NASA’s Aqua Satellite Finds Hurricane Nate’s Strongest Side

By  //  October 7, 2017

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(NASA) – Infrared light provides valuable temperature data to forecasters and cloud top temperatures give clues about highest, coldest, strongest storms within a hurricane. NASA’s Aqua satellite provided that data and showed strongest storms were in Hurricane Nate’s eastern side.

On Oct. 7 at 2:40 a.m. EDT (0740 UTC) the Moderate Resolution Imaging Spectroradiometer or MODIS instrument aboard NASA’s Aqua satellite analyzed Nate’s cloud top temperatures in infrared light. MODIS found cloud top temperatures of strong thunderstorms in Nates eastern quadrant and in fragmented bands to the east and southeast of center. Temperatures in those areas were as cold as or colder than minus 80 degrees Fahrenheit (minus 62.2 Celsius). Some of those strong fragmented bands of thunderstorms were over western Cuba. Cloud top temperatures that cold indicate strong storms that have the capability to create heavy rain.

At 5 a.m. EDT, the National Hurricane Center report correlated winds with the strongest storms from the Aqua findings as the Discussion noted “an Air Force reconnaissance plane investigated Nate a couple of hours ago and measured peak flight-level winds of 89 knots at 850 millibars to the east of the center. No hurricane force winds were reported west of the center.”

A NOAA GOES East satellite infrared image taken at 6:15 a.m. EDT (1015 UTC) of Hurricane Nate showed the storm moving rapidly through the central Gulf of Mexico on Oct. 7 at 6:15 a.m. EDT (1015 UTC).

Watches and Warnings

The governments of Cuba and Mexico have discontinued all watches and warnings.

The National Hurricane Center (NHC) posted a Hurricane Warning from Grand Isle, Louisiana to the Alabama/Florida border and for metropolitan New Orleans and Lake Pontchartrain. A Storm Surge Warning is in effect from Morgan City, Louisiana to the Okaloosa/Walton County Line, Florida and the northern and western shores of Lake Pontchartrain.

A Tropical Storm Warning is in effect for Lake Maurepas, west of Grand Isle to Morgan City, Louisiana and east of the Alabama/Florida border to the Okaloosa/Walton County Line. A Hurricane Watch is in effect for Lake Maurepas, east of the Alabama/Florida border to the Okaloosa/Walton County Line and west of Grand Isle to Morgan City, Louisiana.

A Storm Surge Watch is in effect for east of the Okaloosa/Walton County Line to Indian Pass, Florida. A Tropical Storm Watch is in effect for east of the Okaloosa/Walton County Line to Indian Pass, Florida and west of Morgan City to Intracoastal City, Louisiana.

On Oct. 7 at 2:40 a.m. EDT (0740 UTC) the MODIS instrument aboard NASA’s Aqua satellite analyzed Nate’s cloud top temperatures in infrared light and found strongest storms (yellow) in the eastern quadrant and in bands of thunderstorms east and southeast of center over Cuba. (NASA Image)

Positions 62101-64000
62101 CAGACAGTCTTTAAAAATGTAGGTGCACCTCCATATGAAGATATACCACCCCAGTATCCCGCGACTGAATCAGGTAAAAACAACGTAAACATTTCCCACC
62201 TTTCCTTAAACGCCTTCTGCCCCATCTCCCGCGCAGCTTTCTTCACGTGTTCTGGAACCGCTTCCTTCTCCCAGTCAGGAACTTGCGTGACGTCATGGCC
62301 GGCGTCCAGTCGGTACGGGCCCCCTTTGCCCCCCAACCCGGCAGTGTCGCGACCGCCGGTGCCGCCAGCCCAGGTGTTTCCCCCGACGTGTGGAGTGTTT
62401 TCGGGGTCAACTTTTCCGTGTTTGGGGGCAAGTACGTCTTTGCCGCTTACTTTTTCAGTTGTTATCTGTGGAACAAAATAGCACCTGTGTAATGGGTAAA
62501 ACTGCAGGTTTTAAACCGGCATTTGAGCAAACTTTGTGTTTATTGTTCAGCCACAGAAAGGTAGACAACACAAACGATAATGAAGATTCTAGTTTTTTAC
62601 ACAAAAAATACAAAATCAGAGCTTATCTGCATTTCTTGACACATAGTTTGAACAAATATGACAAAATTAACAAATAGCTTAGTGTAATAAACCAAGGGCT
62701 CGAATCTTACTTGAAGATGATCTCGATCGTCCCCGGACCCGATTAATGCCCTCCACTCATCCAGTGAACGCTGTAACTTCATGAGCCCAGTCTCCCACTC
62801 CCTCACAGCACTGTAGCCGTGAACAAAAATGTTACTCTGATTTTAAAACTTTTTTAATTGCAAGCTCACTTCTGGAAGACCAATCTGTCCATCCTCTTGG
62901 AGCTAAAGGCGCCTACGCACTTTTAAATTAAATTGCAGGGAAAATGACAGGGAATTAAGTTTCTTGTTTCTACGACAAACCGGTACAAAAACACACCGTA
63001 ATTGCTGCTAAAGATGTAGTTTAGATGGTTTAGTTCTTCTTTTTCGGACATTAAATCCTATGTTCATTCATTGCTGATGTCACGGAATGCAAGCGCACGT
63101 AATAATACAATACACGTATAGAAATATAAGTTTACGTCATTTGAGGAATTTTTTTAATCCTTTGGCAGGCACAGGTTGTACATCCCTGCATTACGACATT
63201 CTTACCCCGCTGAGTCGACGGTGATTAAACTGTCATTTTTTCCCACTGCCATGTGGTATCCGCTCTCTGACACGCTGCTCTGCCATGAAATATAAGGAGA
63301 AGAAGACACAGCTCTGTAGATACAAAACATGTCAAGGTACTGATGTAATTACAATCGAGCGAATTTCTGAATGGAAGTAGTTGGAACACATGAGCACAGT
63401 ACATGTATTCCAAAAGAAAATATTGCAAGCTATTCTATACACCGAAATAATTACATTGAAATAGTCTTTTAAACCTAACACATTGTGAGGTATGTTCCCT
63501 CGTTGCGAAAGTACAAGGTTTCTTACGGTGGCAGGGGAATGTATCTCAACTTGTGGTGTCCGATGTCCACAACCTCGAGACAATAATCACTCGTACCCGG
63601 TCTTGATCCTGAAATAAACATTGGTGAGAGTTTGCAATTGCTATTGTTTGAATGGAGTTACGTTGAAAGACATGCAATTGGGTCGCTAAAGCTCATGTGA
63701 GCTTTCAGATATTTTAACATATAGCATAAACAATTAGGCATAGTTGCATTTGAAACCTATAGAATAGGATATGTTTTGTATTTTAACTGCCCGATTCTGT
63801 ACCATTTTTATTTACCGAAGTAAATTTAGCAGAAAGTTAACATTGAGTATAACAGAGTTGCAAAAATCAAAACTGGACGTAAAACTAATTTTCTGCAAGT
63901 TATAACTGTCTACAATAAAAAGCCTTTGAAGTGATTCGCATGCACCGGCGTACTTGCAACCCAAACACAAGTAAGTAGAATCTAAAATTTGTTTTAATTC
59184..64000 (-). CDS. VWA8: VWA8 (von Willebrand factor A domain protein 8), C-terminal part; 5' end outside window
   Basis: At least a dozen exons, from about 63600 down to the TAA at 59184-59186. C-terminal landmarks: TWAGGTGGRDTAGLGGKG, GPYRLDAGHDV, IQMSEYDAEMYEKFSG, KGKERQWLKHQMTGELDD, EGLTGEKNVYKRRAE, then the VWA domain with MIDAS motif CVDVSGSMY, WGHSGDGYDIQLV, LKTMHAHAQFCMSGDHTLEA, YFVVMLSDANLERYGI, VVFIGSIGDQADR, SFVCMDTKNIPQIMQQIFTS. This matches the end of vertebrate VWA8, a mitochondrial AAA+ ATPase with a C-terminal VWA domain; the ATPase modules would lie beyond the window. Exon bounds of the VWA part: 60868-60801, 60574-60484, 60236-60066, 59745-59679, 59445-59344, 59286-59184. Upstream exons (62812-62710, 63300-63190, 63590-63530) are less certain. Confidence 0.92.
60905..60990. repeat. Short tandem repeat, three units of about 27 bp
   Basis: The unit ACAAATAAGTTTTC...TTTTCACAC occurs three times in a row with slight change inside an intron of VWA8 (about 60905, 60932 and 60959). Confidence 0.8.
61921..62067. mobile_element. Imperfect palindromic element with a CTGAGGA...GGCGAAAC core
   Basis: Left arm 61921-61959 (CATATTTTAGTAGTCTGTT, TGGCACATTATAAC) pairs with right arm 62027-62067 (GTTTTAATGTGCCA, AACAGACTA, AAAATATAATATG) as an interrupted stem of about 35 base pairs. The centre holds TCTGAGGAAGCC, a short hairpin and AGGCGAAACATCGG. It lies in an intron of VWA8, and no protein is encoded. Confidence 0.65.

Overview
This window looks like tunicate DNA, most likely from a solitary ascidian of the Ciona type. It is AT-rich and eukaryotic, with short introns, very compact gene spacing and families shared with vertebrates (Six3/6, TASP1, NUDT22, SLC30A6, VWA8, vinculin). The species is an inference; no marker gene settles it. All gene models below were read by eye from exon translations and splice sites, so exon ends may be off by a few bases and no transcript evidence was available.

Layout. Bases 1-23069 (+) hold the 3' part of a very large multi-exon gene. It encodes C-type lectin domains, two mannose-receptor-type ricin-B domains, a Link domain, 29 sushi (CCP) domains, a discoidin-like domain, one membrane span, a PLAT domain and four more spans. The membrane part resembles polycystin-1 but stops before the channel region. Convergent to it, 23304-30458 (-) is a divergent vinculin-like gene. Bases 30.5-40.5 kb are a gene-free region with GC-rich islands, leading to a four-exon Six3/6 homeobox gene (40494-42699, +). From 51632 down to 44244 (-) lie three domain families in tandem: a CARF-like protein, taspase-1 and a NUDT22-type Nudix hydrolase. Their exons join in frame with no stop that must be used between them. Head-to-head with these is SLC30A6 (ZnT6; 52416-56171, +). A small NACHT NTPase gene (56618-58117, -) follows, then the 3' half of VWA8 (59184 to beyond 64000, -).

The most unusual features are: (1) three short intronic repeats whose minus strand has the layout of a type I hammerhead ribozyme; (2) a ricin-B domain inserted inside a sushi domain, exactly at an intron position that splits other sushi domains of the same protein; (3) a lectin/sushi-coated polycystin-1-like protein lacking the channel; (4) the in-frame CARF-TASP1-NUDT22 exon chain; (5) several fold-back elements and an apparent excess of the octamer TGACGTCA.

At 4 a.m. CDT/5 a.m. EDT on Saturday, October 7, 2017, the center of Hurricane Nate was located near 24.5 degrees north latitude and 87.0 degrees west longitude. That’s about 345 miles (550 km) south-southeast of the mouth of the Mississippi River.

Nate is moving toward the north-northwest near 22 mph (35 kph), and this general fast motion is expected to continue through tonight. NHC said a turn toward the north is forecast on Sunday morning, followed by a turn toward the north-northeast thereafter.

Maximum sustained winds are near 80 mph (130 kph) with higher gusts.  Some strengthening is possible before Nate makes landfall along the northern Gulf coast. Another reconnaissance plane will investigate Nate soon.

Hurricane Nate Expected To Become Cat. 2 By Landfall, Set To Impact SE LA., Alabama/Florida Border TonightRelated Story:
Hurricane Nate Expected To Become Cat. 2 By Landfall, Set To Impact SE LA., Alabama/Florida Border Tonight

Hurricane-force winds extend outward up to 35 miles (55 km) from the center and tropical-storm-force winds extend outward up to 125 miles (205 km). The estimated minimum central pressure is 987 millibars.

On the forecast track, the NHC said the center of Nate will move across the Gulf of Mexico today and will make landfall along the central U.S. Gulf coast tonight, Oct. 7.

For forecast updates and local effects of storm surge, winds, rainfall, flooding and tornado information visit the NHC webpage: www.nhc.noaa.gov.

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